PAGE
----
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Hanwell cottage restorers discover Tudor royal coat of arms

Royal coat of arms
Image caption The carved stones were found all over the cottage and pieced together to form the coat of arms

A Tudor royal coat of arms has been discovered embedded in the walls of a cottage in an Oxfordshire village.

Pieces of the 16th Century 2m x 2m (6ft x 6ft) stone armorial were found in Tudor Cottage, in Hanwell near Banbury, during refurbishments.

Owner David Crabtree said a large fleur-de-lys "fell into a pile of rubble" as builders took a wall down.

Further carved stones, including three lions, were then found in other walls within the cottage.

The large jigsaw puzzle of stones was then pieced together to reveal the coat of arms.

'Something extraordinary'

David Crabtree said: "We're staggered.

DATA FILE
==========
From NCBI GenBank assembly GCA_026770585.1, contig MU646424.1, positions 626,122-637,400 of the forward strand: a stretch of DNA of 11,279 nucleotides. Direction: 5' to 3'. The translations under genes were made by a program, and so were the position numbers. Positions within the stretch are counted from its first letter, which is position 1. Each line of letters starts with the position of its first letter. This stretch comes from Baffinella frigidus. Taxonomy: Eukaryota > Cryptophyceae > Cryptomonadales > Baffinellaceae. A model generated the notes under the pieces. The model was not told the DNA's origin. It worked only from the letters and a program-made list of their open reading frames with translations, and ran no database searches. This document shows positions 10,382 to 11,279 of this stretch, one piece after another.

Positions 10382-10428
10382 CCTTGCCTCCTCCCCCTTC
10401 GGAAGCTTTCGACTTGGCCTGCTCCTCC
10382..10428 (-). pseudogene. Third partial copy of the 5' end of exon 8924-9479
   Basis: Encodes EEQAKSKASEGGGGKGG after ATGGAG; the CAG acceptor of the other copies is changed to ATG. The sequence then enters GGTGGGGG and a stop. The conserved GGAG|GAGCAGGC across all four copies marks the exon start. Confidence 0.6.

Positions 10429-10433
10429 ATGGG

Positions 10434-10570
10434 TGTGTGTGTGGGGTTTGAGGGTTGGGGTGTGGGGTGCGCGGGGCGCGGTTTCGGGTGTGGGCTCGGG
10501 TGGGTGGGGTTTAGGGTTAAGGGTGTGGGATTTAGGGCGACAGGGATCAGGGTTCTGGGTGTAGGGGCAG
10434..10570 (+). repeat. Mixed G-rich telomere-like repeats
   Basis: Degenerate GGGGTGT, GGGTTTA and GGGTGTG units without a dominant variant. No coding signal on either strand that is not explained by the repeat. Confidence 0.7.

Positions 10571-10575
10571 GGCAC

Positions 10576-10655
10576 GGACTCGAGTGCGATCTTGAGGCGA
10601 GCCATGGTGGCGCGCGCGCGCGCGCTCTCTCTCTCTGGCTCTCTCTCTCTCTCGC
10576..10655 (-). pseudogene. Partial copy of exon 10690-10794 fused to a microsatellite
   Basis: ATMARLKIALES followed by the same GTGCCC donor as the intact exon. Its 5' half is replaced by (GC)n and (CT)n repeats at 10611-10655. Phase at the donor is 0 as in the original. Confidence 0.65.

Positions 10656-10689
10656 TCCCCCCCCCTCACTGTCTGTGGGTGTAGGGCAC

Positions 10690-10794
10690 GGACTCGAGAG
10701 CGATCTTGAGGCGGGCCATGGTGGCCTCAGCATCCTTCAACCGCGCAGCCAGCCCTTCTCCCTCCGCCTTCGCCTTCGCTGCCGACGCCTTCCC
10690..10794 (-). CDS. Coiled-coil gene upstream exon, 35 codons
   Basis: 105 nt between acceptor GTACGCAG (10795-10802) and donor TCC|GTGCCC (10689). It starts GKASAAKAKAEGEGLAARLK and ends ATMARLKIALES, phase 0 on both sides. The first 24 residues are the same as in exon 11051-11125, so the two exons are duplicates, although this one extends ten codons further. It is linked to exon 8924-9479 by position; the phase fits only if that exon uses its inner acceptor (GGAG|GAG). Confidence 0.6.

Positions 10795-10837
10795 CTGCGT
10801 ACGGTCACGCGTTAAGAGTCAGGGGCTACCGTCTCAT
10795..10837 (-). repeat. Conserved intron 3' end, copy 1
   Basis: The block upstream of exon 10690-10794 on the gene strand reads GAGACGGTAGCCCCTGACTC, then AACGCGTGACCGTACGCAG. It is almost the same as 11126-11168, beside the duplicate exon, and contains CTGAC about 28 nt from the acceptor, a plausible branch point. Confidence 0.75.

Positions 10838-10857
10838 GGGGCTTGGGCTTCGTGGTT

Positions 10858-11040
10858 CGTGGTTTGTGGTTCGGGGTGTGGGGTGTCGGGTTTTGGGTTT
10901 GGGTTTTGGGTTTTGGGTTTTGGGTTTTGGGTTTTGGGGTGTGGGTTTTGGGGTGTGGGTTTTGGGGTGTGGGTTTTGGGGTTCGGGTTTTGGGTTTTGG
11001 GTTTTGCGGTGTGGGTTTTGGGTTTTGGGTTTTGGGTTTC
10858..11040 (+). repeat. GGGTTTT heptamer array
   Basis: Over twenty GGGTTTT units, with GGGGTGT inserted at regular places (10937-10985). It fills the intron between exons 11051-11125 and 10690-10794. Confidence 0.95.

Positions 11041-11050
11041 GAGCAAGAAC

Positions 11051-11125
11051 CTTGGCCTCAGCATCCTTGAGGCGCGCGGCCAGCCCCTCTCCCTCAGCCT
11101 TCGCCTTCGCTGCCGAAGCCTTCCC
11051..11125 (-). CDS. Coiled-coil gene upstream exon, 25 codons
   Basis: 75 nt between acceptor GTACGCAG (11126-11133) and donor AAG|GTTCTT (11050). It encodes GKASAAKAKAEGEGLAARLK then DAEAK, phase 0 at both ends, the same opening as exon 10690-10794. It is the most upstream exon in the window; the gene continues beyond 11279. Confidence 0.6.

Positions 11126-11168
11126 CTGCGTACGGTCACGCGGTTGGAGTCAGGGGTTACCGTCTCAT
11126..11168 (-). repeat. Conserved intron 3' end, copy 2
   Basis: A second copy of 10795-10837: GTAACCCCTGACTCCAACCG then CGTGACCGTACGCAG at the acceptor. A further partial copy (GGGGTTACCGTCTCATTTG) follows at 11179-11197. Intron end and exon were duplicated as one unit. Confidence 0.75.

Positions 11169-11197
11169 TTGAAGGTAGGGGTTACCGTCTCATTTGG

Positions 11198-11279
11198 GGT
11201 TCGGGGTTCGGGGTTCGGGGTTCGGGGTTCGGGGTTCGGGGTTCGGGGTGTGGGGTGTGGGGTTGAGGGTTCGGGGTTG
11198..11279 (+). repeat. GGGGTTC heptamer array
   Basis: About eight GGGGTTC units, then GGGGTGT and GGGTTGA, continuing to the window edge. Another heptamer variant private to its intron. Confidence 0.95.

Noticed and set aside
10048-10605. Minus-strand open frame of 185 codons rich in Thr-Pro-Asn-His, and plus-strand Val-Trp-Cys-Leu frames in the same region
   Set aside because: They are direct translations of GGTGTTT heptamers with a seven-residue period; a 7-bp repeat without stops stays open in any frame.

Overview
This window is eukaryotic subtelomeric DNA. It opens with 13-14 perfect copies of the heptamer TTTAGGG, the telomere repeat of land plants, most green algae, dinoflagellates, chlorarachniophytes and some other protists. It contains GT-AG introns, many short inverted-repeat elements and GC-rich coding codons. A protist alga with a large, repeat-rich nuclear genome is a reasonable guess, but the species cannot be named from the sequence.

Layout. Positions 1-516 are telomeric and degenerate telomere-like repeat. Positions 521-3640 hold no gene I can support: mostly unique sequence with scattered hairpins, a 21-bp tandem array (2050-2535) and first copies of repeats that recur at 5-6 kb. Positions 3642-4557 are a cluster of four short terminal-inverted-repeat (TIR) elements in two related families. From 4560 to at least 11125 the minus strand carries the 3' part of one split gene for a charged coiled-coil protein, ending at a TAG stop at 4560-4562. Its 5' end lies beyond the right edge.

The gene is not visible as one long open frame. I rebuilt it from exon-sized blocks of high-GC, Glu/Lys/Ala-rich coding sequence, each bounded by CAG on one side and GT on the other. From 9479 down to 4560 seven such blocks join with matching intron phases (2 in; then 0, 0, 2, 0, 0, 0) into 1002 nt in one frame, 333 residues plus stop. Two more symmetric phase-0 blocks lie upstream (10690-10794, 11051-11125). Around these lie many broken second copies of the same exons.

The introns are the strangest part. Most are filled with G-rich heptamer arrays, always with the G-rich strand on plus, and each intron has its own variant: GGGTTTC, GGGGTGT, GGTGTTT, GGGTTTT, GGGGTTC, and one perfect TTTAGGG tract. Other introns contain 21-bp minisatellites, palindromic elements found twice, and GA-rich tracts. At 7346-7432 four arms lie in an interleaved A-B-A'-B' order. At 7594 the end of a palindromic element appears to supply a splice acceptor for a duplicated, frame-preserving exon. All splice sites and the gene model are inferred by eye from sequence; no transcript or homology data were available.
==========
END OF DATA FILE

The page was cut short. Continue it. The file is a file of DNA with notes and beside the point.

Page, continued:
"We took one piece out and found a part of the lion and it then became apparent that we were looking at something extraordinary.

Image copyright David Crabtree
Image caption Builders made the discovery during renovation work on the cottage

"I think there are still other pieces buried in the walls that will stay there forever."

It is thought the stones came to be in the walls of the cottage because of the likelihood it was built using discarded material from Hanwell Castle, which was partly demolished in the 18th Century.

Medieval historian Dr Rowena Archer said: "The lovely thing is the quality of the piece, it's a very posh piece of work. It was a very expensive commission.

"You get them sometimes in houses over chimneys in plasterwork what's remarkable about this piece is that it's been done in very expensive stone.

"It's unusual. There are very few of these that have survived. We think it was probably an over-mantle, carved sometime after 1525."

Mr Crabtree said he hoped to find a museum to display the stone sculpture.

Image caption The stones were built into the walls of the cottage

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